The NFL is a passing league.
Matt Forte is a running back.
Can someone explain the difference to the Bears?
In a deal completed Monday as the deadline approached, the Bears agreed to pay an average of $8 million over four years. The Bears won't pay all $32 million, of course. Nobody ever does.
But still, why the Bears elected to pay more than the franchise tag of about $7.7 million for this season makes no sense.
Running back has become the most fungible position in the league. Running backs last about as long as Forte has already played. Running backs get hurt the way Forte did last season. Connect the dots, people.
Smart teams continually replace their running backs, whose first priority, by the way, is protecting the quarterback.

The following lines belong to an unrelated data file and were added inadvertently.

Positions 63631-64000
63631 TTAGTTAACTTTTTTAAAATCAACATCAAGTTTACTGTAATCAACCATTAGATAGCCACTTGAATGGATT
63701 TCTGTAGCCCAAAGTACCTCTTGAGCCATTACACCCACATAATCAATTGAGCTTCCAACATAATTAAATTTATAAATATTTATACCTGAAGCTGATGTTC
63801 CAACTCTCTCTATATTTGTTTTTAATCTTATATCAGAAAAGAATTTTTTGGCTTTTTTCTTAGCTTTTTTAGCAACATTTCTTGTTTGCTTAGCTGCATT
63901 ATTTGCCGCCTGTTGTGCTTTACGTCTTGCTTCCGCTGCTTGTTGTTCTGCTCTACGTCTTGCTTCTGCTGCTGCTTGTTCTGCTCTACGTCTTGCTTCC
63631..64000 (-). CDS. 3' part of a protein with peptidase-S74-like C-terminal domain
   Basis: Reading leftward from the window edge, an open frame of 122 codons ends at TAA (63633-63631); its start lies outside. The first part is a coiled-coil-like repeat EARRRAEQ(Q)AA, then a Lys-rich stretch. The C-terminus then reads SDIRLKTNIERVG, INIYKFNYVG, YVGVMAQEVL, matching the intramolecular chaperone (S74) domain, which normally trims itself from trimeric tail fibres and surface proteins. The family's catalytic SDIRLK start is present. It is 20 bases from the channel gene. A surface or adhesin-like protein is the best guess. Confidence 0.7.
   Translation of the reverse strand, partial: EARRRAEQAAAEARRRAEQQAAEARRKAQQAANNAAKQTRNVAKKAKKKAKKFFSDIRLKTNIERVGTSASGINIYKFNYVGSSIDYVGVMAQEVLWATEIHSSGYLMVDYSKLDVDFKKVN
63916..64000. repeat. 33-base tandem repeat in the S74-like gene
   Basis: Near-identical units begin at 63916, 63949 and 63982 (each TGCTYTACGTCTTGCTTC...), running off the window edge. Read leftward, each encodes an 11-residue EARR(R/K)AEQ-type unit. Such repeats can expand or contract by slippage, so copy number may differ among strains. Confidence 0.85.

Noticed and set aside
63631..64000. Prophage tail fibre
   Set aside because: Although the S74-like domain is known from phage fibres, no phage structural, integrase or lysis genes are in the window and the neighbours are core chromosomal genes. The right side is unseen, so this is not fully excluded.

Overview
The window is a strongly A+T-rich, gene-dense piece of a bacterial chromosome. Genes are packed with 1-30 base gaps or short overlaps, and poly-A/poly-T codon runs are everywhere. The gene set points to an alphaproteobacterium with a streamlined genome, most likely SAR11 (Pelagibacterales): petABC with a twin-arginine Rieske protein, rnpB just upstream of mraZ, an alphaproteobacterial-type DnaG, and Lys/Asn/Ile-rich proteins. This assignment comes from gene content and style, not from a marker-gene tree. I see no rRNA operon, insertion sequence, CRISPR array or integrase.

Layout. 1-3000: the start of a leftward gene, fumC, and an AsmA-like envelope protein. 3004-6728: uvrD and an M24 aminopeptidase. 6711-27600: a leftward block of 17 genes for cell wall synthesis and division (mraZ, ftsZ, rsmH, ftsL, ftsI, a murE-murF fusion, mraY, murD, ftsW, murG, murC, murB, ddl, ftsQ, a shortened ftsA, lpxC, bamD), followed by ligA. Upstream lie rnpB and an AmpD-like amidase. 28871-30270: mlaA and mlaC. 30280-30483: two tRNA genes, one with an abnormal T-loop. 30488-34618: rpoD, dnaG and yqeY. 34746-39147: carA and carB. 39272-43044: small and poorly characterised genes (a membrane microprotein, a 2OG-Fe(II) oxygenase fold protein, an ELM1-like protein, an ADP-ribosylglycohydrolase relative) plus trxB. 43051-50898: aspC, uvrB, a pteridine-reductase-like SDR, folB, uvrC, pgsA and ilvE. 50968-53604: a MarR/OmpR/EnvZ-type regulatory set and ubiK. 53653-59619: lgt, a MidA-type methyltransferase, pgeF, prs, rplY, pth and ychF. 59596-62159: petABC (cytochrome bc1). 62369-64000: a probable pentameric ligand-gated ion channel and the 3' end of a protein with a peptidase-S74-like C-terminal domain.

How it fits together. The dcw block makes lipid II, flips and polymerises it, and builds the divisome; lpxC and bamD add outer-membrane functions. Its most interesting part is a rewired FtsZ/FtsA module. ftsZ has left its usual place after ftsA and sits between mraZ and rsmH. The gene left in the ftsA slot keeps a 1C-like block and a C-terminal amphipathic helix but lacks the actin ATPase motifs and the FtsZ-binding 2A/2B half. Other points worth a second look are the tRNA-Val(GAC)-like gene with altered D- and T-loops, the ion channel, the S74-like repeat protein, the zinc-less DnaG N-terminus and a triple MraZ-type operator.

There would seem to be no more wasted money in the NFL than a big ticket for a running back, unless it's whatever Michael McCaskey is taking home.
If the Bears overpaid as a way of keeping the locker room happy, then it just seems to get dumber around there. Some might claim the Bears want to reward their own. Smart teams reward nobody unless they have to.
The Bears had leverage. Forte could play for the franchise tag or sit out. The Bears had Michael Bush signed in case of the latter and to complement the former. The Bears were looking smart right up until a deadline.